I found these sentences below in my dictionary.

''His car and mine are the same''

''Is postman and mailman the same?''

Would you please teach me the difference between ''A and B are the same'' and ''A and B is the same''

Thanks in advance!

closed as off-topic by Kris, Chenmunka, Robusto, FumbleFingers, tchrist Oct 5 '14 at 17:47

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  • "A and B is the same" sounds impossible. Ungrammatical. Are you sure that the dictionary says "Is postman and mailman the same"? Does it not maybe say this: "Is a postman the same as a mailman?" – curious-proofreader Oct 2 '14 at 4:15
  • @curious-proofreader That is what it is. The words are understood to have been in quotes: Is "postman" and "mailman" the same? – Kris Oct 2 '14 at 5:16
  • 2
    This question may be migrated to English Language Learners – Kris Oct 2 '14 at 5:24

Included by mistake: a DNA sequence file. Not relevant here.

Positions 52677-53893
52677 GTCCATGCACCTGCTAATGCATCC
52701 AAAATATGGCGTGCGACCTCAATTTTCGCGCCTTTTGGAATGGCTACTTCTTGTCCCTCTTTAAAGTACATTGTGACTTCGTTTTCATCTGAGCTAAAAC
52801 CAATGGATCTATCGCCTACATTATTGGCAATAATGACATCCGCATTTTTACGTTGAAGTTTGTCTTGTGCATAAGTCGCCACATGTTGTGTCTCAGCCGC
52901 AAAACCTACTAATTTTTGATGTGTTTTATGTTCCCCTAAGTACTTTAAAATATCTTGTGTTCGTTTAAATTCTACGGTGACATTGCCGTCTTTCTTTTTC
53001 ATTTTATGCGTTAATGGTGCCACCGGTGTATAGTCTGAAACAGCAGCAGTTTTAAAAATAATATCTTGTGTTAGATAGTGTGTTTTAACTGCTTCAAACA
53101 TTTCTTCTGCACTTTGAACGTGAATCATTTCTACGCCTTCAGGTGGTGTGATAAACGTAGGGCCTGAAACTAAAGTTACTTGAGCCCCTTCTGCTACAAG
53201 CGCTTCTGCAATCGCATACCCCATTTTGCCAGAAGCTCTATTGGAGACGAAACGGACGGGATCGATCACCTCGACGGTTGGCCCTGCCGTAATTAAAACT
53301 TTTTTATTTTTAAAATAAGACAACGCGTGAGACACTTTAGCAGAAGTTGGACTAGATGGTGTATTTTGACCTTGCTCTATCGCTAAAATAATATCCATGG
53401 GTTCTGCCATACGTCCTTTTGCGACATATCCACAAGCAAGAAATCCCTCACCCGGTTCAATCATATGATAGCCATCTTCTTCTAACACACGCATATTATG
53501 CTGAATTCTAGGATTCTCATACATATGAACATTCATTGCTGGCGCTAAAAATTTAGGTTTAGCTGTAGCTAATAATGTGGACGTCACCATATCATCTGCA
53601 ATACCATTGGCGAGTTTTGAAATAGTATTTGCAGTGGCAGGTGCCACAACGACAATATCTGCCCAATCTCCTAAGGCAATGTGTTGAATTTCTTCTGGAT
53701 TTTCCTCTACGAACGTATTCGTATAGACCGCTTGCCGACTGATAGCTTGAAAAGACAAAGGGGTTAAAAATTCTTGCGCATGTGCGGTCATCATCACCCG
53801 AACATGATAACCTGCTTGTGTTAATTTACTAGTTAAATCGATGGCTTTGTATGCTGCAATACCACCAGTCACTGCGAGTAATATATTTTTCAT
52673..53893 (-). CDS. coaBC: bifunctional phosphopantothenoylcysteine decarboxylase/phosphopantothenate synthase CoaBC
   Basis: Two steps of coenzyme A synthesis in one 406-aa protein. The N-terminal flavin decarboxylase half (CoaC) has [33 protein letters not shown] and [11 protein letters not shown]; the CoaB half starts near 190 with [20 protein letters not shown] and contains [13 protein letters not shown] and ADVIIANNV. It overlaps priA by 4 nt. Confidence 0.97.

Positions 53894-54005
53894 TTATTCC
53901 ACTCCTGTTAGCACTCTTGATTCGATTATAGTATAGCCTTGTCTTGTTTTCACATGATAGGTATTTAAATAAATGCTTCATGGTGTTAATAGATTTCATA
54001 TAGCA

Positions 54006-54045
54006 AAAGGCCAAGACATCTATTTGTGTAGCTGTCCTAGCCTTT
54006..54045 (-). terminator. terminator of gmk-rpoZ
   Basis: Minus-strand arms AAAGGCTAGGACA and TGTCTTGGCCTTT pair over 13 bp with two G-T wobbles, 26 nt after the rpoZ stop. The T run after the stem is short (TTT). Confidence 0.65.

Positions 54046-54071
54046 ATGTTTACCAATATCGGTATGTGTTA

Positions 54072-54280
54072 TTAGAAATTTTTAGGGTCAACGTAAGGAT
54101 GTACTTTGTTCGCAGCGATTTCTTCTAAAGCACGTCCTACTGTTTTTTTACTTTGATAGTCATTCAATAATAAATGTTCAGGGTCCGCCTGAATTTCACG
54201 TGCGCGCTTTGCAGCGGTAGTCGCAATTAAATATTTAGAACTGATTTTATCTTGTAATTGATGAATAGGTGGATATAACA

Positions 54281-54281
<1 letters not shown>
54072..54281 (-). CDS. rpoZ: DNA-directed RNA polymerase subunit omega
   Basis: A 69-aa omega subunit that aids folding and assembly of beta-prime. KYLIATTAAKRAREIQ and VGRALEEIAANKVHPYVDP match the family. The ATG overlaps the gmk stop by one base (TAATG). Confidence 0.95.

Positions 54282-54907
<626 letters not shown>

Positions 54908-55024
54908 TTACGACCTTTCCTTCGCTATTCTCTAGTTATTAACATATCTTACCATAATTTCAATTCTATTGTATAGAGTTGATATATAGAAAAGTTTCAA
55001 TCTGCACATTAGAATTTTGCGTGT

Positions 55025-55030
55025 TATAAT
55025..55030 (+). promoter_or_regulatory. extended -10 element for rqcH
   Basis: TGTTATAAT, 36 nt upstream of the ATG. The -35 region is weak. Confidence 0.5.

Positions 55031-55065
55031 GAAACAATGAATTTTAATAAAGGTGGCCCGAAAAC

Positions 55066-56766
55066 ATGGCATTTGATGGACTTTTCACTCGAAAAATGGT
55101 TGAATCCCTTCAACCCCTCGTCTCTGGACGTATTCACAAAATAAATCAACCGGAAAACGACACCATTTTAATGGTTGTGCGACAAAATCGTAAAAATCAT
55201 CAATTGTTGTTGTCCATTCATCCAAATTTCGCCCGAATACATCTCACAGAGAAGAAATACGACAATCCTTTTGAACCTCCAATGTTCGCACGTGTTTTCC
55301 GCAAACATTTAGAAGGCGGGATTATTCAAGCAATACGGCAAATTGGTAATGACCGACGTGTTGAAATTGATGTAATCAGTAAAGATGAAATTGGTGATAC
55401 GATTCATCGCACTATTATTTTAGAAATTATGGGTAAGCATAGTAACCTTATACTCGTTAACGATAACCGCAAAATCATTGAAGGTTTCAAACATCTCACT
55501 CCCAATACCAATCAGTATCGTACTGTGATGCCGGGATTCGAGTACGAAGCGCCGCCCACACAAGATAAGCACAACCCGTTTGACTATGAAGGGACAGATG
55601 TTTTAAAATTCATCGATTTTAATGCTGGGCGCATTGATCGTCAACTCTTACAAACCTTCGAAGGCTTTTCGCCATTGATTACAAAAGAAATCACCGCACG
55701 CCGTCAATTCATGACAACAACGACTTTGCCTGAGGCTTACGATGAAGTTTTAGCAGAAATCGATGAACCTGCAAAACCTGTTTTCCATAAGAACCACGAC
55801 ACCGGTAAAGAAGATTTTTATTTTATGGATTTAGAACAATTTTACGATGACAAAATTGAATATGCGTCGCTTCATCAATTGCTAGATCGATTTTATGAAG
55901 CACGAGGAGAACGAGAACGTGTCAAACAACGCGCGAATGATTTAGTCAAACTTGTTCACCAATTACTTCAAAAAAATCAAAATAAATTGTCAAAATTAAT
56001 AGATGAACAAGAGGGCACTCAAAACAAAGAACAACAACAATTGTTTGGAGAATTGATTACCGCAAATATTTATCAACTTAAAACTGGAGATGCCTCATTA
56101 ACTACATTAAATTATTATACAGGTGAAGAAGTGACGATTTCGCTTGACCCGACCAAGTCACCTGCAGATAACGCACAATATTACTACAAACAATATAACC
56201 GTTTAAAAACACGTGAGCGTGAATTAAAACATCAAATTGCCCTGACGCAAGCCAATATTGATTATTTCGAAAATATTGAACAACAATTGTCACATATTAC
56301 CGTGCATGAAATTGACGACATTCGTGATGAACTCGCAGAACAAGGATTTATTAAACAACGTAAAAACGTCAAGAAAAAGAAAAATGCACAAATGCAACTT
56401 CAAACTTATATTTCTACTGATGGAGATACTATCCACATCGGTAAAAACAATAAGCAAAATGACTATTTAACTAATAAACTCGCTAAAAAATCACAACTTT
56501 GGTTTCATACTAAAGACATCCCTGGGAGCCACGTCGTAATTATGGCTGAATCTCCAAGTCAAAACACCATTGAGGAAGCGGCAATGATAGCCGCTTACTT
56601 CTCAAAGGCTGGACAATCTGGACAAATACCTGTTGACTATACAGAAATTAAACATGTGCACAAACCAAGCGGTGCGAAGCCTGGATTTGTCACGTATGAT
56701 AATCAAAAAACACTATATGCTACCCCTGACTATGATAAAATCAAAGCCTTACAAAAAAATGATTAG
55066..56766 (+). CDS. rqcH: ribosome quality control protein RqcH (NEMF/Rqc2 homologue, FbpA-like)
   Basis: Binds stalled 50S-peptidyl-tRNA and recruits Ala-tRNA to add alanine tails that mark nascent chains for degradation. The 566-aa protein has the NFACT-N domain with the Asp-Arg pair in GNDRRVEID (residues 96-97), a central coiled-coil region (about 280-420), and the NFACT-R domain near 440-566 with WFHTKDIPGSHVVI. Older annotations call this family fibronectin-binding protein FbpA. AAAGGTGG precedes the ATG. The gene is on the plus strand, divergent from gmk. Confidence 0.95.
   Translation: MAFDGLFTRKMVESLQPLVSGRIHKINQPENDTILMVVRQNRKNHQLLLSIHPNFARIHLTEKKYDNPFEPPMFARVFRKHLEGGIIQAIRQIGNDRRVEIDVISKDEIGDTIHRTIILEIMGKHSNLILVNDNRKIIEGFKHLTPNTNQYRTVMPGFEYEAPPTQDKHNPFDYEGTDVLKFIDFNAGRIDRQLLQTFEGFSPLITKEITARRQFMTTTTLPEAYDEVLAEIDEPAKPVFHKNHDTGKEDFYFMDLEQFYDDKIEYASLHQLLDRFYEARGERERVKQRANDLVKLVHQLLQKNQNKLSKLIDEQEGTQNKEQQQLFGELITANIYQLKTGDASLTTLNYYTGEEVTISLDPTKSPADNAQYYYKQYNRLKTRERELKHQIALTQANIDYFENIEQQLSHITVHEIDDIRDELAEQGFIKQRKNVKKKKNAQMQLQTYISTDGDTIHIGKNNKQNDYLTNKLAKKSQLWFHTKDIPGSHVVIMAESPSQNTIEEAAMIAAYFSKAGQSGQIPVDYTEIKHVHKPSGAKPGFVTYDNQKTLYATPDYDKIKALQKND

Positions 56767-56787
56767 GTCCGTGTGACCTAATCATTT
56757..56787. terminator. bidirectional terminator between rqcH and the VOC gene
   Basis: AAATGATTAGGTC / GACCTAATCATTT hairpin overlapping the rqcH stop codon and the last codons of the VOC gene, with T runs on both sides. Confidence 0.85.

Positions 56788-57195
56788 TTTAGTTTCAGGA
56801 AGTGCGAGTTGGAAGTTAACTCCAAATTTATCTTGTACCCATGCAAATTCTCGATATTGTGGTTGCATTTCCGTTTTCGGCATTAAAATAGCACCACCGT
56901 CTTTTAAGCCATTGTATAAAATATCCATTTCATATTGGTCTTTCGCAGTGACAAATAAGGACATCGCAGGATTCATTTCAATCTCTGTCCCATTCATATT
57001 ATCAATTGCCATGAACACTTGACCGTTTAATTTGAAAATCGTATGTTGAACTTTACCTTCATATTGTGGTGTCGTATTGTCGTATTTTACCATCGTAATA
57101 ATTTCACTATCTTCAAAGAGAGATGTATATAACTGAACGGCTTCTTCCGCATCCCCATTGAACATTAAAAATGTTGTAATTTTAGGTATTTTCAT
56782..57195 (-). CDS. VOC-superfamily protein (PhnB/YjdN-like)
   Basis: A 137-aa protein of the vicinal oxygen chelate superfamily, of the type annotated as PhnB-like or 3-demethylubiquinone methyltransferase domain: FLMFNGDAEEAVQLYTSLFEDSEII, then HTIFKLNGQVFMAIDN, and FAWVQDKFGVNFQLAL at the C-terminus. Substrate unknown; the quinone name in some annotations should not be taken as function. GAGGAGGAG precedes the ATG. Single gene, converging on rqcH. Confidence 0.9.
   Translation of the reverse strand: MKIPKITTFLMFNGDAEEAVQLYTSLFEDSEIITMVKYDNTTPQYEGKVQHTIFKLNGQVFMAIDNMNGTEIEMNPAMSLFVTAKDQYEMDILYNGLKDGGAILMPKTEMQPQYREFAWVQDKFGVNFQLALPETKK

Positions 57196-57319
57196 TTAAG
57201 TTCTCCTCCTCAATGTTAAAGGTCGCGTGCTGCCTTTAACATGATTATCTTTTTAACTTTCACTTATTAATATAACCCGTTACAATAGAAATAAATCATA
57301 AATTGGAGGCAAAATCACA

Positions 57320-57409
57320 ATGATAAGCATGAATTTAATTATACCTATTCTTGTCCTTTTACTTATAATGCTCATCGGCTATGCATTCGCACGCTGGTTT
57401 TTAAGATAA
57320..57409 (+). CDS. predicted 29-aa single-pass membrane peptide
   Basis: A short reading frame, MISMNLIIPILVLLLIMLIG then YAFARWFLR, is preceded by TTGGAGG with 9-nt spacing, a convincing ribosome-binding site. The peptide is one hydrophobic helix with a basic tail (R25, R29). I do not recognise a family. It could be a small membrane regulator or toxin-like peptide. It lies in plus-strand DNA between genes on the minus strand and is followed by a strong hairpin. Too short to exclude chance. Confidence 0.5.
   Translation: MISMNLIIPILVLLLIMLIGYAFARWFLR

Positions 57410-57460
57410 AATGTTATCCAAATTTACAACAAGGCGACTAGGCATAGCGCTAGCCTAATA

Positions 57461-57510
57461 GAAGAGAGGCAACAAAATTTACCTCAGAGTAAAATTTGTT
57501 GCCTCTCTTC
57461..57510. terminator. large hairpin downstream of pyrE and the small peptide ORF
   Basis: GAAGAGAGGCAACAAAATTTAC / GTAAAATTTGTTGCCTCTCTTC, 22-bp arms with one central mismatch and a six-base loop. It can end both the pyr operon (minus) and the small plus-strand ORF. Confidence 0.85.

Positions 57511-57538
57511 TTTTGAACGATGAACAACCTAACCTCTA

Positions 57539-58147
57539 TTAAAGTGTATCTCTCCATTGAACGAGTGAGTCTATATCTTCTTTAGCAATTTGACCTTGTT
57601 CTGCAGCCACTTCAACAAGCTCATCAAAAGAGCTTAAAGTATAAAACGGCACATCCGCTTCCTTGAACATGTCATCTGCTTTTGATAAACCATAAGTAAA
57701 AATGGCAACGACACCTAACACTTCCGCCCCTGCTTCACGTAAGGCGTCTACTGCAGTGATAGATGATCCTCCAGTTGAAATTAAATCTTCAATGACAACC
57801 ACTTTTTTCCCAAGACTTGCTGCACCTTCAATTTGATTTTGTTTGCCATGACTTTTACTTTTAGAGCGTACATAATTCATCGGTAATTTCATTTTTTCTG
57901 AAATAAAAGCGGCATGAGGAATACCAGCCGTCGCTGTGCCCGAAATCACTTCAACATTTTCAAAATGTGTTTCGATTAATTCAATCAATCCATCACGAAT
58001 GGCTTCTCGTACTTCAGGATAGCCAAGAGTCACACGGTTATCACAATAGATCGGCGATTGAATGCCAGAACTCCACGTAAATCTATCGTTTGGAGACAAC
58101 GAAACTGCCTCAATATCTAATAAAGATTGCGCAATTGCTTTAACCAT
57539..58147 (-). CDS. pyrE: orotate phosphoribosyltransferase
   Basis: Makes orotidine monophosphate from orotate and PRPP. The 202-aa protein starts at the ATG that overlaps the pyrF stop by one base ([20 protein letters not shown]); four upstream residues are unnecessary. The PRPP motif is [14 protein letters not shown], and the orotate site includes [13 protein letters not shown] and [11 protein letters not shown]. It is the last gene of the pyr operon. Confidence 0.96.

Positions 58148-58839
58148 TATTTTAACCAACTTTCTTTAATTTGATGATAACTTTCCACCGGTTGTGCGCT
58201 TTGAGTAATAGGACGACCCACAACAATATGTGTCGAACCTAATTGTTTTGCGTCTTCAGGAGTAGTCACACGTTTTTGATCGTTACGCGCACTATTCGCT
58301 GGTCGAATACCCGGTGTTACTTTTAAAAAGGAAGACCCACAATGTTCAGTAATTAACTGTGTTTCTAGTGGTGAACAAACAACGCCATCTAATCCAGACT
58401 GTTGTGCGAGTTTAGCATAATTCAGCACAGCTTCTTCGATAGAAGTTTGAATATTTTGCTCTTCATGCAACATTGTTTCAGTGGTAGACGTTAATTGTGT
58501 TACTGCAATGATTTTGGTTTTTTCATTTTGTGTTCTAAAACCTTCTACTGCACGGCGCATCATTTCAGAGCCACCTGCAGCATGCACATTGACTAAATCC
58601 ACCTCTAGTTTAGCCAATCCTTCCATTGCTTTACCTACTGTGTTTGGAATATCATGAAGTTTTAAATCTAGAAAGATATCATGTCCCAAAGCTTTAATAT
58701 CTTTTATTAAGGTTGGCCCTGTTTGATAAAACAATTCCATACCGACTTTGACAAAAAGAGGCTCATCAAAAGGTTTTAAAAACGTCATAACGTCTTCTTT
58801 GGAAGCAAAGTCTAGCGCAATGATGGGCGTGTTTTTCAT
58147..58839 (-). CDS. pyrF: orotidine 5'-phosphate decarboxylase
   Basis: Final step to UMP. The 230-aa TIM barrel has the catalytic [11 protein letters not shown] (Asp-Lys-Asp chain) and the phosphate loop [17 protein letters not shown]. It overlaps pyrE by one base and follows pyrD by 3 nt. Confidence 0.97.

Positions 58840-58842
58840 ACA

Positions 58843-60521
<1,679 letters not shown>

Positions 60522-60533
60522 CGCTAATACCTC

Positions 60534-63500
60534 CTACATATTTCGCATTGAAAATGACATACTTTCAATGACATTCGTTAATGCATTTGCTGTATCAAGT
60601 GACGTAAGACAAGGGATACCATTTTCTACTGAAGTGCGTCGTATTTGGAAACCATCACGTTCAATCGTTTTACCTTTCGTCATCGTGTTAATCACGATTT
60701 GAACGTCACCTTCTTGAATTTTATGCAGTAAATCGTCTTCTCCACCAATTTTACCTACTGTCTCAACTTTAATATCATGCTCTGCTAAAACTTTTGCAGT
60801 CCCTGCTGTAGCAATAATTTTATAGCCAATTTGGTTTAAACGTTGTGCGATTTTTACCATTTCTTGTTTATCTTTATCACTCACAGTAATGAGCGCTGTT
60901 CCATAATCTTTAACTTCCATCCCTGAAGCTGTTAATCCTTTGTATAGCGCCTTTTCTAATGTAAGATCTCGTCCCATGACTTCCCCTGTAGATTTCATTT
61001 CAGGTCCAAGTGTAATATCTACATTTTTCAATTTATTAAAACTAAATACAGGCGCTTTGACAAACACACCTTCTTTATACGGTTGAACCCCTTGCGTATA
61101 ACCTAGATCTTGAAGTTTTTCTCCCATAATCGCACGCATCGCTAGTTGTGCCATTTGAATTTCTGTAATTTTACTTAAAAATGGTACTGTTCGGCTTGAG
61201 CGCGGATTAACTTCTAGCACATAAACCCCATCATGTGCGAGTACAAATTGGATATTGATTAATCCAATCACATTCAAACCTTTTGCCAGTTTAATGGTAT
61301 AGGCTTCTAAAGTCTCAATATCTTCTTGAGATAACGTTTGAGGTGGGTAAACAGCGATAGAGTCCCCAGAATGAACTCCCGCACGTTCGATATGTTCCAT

The reference in the second example is to the words (and their meanings). In plain and simple writing, that is how it is written.

However, one should understand it as meaning

Do the words "postman" and "mailman" mean the same?


Is it one and the same thing that we call variously as "postman" and "mailman"?

It is grammatical in that the speaker presumes that it is so.

Compare the case when the listener may reply:

No they are not the same.

which is also correct, just as the following is

No it is not the same.

  1. You are talking about two cars. Two cars "are". (A and B are the same)
  2. You are talking about one person. One person "is". (A and B is the same)

Hope this helped.

  • 1
    So you are saying that "Clark Kent and Superman IS the same person" would be correct? Sounds odd to me. And Google has 109 K hits for "Clark Kent and Superman are the same person", but only 3 (!) for the same with “is”. – curious-proofreader Oct 2 '14 at 4:54
  • Not two persons here but two words. – Kris Oct 2 '14 at 5:16

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